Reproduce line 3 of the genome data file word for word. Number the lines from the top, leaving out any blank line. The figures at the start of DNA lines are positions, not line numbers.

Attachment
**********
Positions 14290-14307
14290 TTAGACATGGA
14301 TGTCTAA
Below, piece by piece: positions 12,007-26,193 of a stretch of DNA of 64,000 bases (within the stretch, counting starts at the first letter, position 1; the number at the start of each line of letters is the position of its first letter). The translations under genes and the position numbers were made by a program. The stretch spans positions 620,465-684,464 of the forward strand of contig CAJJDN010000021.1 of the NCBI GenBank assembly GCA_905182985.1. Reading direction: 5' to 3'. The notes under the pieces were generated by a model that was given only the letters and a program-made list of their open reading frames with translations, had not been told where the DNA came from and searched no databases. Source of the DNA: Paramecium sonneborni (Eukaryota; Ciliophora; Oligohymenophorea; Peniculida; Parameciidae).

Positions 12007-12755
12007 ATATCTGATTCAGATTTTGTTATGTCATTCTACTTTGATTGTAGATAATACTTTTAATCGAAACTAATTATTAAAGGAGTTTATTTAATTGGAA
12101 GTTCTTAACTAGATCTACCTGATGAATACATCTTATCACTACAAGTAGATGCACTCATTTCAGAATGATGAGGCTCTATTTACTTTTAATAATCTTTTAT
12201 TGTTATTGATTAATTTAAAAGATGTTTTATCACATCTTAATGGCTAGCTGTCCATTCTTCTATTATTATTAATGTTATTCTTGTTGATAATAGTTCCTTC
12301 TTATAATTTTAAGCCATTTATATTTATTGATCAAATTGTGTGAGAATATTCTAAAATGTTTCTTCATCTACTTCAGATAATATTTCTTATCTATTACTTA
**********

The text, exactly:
14301 TGTCTAA